Secretary-General's press encounter on Darfur, Sudan
New York, 16 September 2004SG: Good afternoon, ladies and gentlemen.
As you know, the Security Council is discussing the [draft] resolution on Darfur, which may require me to appoint an international commission to decide whether acts of genocide have been committed. If this resolution is adopted, I shall of course do so with all speed, and we are making preliminary preparations. But I want to make it clear that, no matter how the crimes that are being committed against civilians in Darfur are characterized or legally defined, it is urgent to take action now.
Civilians are still being attacked and fleeing their villages even as we speak, many months after the Government committed itself to bring the militias under control. The ceasefire is also being violated by both groups. Both sides have to stop violating the ceasefire.
I have urged the Security Council to act on the draft resolution without delay, and to be as united as possible in the face of this crisis. This is the first time in the Council's history that it has ever been seized under Article 8 of the Genocide Convention, and it seems to me inconceivable that it should fail to respond. In any case, the Council must be fully engaged. It must continue to pressure all sides. And it must galvanize full international support for the efforts of the African Union, which needs immediate and extensive support to deploy expanded troops to Darfur. Time is of the essence. I appeal to all member states and organizations with the necessary logistical and financial capacity to do whatever they can to make this deployment happen as quickly as possible.
I have asked the High Commissioner for Human Rights, Louise Arbour, and my special adviser on the prevention of genocide, Juan Méndes, to visit Darfur and see what can be done, now and in the future, to provide better protection for the civilians who are desperately in need of it. They will arrive in Khartoum on Saturday. Their job is not to describe or characterize what is happening, but to see what more can be done to stop it, and to prevent further abuses.
Meanwhile, we are seeing positive developments in delivery of humanitarian relief. Since the horrifying mortality figures that WHO issued for June and July, we have further increased our capacity on the ground. But thousands of people are still dying from easily preventable diseases, and there is still a funding gap of $250 million. This is absolutely unacceptable. The money must be found now.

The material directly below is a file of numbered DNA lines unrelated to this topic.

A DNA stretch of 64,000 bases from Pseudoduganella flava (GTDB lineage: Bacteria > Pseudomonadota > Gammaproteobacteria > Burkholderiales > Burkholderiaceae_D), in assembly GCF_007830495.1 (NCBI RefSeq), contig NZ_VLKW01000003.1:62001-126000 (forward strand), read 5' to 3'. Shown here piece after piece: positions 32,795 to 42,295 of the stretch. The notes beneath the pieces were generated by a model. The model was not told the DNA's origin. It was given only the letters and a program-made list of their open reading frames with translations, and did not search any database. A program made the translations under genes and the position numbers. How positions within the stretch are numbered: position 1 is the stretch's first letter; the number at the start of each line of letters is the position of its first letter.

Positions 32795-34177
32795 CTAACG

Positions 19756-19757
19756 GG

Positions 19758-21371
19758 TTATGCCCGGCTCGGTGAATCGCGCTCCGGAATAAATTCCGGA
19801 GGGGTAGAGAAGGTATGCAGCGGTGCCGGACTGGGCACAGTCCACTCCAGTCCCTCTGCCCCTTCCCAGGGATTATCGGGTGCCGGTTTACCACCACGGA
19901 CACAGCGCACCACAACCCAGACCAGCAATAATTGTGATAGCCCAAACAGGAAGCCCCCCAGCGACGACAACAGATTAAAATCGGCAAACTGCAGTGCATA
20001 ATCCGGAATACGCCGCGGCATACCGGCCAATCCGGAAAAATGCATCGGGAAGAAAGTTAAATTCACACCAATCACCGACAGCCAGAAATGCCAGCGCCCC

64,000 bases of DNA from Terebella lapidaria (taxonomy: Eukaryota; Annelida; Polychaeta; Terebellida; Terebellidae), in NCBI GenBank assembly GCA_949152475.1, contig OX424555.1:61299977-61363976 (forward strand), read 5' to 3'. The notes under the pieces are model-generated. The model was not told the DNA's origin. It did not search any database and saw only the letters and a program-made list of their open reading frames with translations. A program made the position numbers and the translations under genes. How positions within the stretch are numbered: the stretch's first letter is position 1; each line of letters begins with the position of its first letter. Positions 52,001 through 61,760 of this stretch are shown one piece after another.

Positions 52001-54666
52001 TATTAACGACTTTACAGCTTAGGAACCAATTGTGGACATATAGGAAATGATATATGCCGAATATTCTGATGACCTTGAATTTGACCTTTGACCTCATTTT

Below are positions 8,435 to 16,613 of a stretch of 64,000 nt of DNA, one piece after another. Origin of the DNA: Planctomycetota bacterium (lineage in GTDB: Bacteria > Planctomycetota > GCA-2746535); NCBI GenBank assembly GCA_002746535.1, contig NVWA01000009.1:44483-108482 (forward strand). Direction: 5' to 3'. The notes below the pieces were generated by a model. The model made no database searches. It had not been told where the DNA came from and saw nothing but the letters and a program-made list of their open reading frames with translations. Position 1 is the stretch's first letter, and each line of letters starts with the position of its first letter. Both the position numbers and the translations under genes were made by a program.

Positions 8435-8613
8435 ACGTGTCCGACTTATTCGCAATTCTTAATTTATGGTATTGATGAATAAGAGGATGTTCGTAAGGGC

That said, everyone – including the refugees and displaced people – realizes that their long-term security can only be guaranteed through a political solution agreed by the parties themselves. All of us must put pressure on both sides to resume their negotiations as soon as possible in a spirit of compromise, and with a real commitment to reach agreement, for the sake of the people of Darfur.
Thank you very much.
Q: Sir, several months ago, when Congress was discussing imposing sanctions on Syria, you cautioned against the imposition of sanctions. You said 'sanctions do not work'. But with regard to Sudan, Sir, you seem to have changed your position. Have you?
SG: I have indicated that the Council has not imposed sanctions. It has told the Sudanese authorities that they have to perform and keep their promises that they gave to the international community, or they would face further consequences, including sanctions.
Q: Mr. Secretary-General. There are some critics of the United Nations who say the United Nations has been slow to react to the crisis in Darfur. Do you feel that is the case?
SG: I think that in these crisis situations, there are things that could have been done better, but I think we have responded as quickly as we could. We were not given access in the beginning and we did not have the resources, so we were slow in getting as many people as we would have liked to. We now have well over 500 people on the ground, with about 4,000 local staff working for us, and we are still trying to canvass governments for the resources we need to get the job done. Yes, maybe certain things could have been done differently, but we are fully mobilized and are pressing ahead to do whatever we can.
Q: Mr. Secretary-General, could you be more specific about what you said, about the preliminary steps you have taken, to prepare for the possibility of an international inquiry that the Security Council would ask for on the possibility of genocide there? And also, what is going to be the relationship between the Arbour and Mendez mission and the possibility of an assessment of whether genocide has been committed or not?
SG: In the sense that we are identifying people who can lead that investigation and carry it out as quickly as possible once the Security Council decides. I indicated that Ms. Arbour and Juan Mendez were going there to see what further measures can be taken to protect the civilians and to improve the human rights situation, so their functions are separate from the investigation that may be authorized by the Council.
Q: Is this a signal to the Council that you think that a commission of inquiry should go forward?
SG: I told them that yesterday at lunch.